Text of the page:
Making Your Own Electronic Music

Making Your Own Electronic MusicSo, you want to start making your own electronic music?

You’re definitely in the right place. Here I am going to be going through some of the main things you need to consider when you are starting out making your own music.

Contents

Music Hardware vs Software

Which is the best way to make electronic music, hardware or software? By hardware, I mean synthesizers, drum machines, samplers, mixers, etc. Of course, software has been used for many years for sequencing in conjunction with hardware. That’s how a lot of music in the 80s and 90s was made.

But these days you can do everything with software. But should you? It really depends on what you prefer. Some people prefer having physical synthesizers and other equipment because they like the physical control and performance aspect that they offer. They like having buttons to press and knobs to turn.

A good example of this approach is the British duo Orbital. They would tend to have everything set as pre-programmed sequences, with all their different bits of kit all fed into a mixer. They can stop and start the different sequences live and tweak the sounds. Here they are live at Glastonbury Festival in 1994, with what could be considered an early example of trance music:

Or you get people like this guy, who has surrounded himself with lots of synthesizers and is playing live keyboards on top of sequences:

That’s great, but it can be a very expensive route to go down if you end up buying lots of different equipment.

Using a Music Workstation Keyboard

Another option is to get a workstation keyboard, which will enable you to create whole pieces of music using just one piece of kit. Although these workstation keyboards can be expensive in themselves, it is still a far cheaper option than buying many different keyboards and synthesizers.

A great example of this is the Korg Kronos:


Using Electronic Music Production Software

My personal preference is to use software. I have used various different music programs over the years. Some were better than others, but my absolute favorite, which I use now, is Propellerhead Reason:

You can literally do everything in Reason. It is a full electronic music studio in software form. You’ve got software synthesizers, samplers, drum machines and effects, all fed through a fully featured mixer. In all honesty, if music software like this didn’t exist, it would be so much harder to make music. It was this actual software that got me back into making music again after having a break for several years.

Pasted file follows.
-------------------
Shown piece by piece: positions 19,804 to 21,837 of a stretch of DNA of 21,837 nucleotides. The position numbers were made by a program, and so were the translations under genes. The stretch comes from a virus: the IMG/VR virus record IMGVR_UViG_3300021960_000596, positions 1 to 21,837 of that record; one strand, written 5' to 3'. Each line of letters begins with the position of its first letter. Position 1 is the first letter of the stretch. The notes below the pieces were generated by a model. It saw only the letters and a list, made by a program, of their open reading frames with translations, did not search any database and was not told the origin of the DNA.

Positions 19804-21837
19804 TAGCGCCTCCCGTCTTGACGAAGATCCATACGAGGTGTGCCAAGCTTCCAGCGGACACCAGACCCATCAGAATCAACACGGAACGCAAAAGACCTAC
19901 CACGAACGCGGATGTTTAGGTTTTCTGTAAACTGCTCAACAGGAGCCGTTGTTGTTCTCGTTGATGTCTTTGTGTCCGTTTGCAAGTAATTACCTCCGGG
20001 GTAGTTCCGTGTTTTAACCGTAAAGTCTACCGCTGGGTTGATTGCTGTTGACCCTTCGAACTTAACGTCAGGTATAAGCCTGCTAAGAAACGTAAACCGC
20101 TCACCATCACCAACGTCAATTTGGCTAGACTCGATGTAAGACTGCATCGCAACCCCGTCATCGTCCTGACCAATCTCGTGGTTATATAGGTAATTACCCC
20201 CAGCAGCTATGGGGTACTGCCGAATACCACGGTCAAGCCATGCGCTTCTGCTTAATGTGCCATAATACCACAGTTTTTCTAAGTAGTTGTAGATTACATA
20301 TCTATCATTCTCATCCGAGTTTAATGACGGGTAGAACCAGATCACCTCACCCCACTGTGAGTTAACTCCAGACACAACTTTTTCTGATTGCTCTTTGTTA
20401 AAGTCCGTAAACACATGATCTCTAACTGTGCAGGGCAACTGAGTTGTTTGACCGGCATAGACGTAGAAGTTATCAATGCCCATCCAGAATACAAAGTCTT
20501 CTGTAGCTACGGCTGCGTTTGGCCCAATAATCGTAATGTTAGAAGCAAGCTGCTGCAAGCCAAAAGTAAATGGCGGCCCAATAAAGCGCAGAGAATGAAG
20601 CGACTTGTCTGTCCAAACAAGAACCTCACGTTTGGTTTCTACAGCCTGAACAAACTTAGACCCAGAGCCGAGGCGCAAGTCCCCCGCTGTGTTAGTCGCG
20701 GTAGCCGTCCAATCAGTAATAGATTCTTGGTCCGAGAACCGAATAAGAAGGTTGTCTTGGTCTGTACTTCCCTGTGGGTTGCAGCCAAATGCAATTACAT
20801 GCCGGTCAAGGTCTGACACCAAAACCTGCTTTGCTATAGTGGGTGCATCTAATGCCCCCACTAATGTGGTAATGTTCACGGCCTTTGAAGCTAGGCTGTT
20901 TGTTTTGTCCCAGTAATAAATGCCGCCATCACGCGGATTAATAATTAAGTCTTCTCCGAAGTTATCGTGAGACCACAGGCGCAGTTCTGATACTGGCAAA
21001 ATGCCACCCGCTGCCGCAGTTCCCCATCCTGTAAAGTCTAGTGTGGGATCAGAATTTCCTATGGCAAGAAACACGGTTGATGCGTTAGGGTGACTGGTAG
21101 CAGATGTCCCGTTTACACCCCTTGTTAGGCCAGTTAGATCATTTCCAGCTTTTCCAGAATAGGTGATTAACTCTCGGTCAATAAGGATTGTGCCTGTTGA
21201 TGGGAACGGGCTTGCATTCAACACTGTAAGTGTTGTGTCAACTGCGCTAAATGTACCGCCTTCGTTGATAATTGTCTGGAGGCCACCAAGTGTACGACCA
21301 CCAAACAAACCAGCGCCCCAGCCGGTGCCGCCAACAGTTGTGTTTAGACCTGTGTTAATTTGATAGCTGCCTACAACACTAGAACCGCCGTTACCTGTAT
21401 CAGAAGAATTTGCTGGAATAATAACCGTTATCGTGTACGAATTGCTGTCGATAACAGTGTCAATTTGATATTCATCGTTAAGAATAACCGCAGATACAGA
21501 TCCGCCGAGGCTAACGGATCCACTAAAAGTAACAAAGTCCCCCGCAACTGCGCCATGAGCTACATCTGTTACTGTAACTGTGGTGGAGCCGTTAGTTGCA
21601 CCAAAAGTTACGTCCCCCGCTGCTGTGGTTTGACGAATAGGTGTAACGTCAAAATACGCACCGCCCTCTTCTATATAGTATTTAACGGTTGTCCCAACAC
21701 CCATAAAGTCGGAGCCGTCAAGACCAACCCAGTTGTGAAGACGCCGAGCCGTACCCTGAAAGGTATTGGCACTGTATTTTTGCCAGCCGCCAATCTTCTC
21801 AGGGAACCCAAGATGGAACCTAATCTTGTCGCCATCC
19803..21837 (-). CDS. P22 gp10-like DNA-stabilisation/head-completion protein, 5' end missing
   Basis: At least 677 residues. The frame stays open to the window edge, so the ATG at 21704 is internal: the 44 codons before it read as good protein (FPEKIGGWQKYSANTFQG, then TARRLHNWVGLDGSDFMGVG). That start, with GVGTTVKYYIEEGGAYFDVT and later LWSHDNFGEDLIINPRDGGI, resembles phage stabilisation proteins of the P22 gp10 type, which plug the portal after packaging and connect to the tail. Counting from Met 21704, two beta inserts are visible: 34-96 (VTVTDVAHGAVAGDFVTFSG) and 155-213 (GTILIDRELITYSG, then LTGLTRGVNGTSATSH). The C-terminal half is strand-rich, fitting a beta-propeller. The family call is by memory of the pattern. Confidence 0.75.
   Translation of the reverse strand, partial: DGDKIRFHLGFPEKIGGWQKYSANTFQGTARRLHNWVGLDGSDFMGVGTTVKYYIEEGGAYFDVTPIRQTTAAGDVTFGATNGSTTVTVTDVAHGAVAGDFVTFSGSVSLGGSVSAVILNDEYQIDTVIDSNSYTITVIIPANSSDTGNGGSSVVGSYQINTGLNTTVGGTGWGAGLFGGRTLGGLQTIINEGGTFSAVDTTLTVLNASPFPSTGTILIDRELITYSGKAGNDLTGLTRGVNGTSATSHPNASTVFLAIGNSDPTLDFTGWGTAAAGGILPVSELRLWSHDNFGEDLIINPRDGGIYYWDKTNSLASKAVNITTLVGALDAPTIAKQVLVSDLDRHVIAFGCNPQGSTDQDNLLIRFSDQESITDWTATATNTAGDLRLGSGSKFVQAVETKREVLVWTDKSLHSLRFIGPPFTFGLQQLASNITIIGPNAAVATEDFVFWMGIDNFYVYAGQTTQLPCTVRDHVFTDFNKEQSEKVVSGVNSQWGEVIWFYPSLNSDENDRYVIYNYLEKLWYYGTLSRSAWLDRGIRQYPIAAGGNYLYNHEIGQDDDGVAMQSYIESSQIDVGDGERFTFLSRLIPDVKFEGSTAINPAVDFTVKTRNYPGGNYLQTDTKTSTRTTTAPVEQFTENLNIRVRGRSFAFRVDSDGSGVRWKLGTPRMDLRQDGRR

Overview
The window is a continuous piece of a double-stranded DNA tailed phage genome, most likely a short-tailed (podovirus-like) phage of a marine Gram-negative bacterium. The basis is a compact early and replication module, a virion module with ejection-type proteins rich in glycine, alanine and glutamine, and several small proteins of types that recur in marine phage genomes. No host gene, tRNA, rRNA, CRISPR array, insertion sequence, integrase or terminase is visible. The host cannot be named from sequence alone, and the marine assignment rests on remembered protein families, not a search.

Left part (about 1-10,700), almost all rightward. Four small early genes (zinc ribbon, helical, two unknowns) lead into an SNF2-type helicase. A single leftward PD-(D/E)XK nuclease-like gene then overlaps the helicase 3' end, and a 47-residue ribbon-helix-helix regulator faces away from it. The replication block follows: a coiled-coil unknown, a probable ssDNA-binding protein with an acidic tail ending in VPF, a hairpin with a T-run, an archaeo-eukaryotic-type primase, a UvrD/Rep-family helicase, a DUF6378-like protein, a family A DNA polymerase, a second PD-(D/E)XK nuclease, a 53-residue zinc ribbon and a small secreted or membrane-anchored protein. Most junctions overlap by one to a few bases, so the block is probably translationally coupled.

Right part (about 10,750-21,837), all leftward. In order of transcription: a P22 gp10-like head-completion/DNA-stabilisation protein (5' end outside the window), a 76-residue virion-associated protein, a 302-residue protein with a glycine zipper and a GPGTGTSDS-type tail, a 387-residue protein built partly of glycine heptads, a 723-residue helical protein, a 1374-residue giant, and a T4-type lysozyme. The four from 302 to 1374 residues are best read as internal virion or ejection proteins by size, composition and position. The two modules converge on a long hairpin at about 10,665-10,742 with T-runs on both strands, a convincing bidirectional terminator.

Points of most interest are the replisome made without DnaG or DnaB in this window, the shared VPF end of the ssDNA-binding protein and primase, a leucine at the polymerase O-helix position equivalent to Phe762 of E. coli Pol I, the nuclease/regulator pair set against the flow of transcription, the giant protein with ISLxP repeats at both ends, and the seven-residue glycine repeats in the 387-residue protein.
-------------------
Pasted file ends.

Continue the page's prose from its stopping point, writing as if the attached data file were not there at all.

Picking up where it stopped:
Click here to read my review of Reason 8 >>

How to Compose Electronic Music

I must confess, I’m never entirely sure what the best process is for composing music, and maybe that’s a good thing. It means I haven’t settled on a strict formula or routine.

Should you start by composing a tune first and then find cool sounds, or should you find the great sounds first and then see what you can do with them? I’m never quite sure. Sometimes I have composed pieces of music using basic sounds first, then gone back and tried to expand it using awesome sounds. Other times I have built up a bunch of great sounds that work well together and then felt what music would sound best made with those sounds.

These days I tend to just go with the flow. I look for a first sound that inspires me, then I see how things naturally evolve from there. One thing that I nearly always do, though, is I like to play using a MIDI keyboard, rather than draw notes on the screen. It just feels more fluid and natural to me. Of course, I nearly always quantize what I’ve played so that it sounds tight.

I wish I could give you clear step-by-step instructions on how to compose electronic music, but in reality the best way is probably just to start playing around and see what happens. If you have some natural musical ability and a genuine desire to make music, you will find your own way.

How to Mix Electronic Music

Again, with mixing, you can just dive in and start experimenting for yourself. The best way to learn is to do. If you try things and you make mistakes, you will soon learn.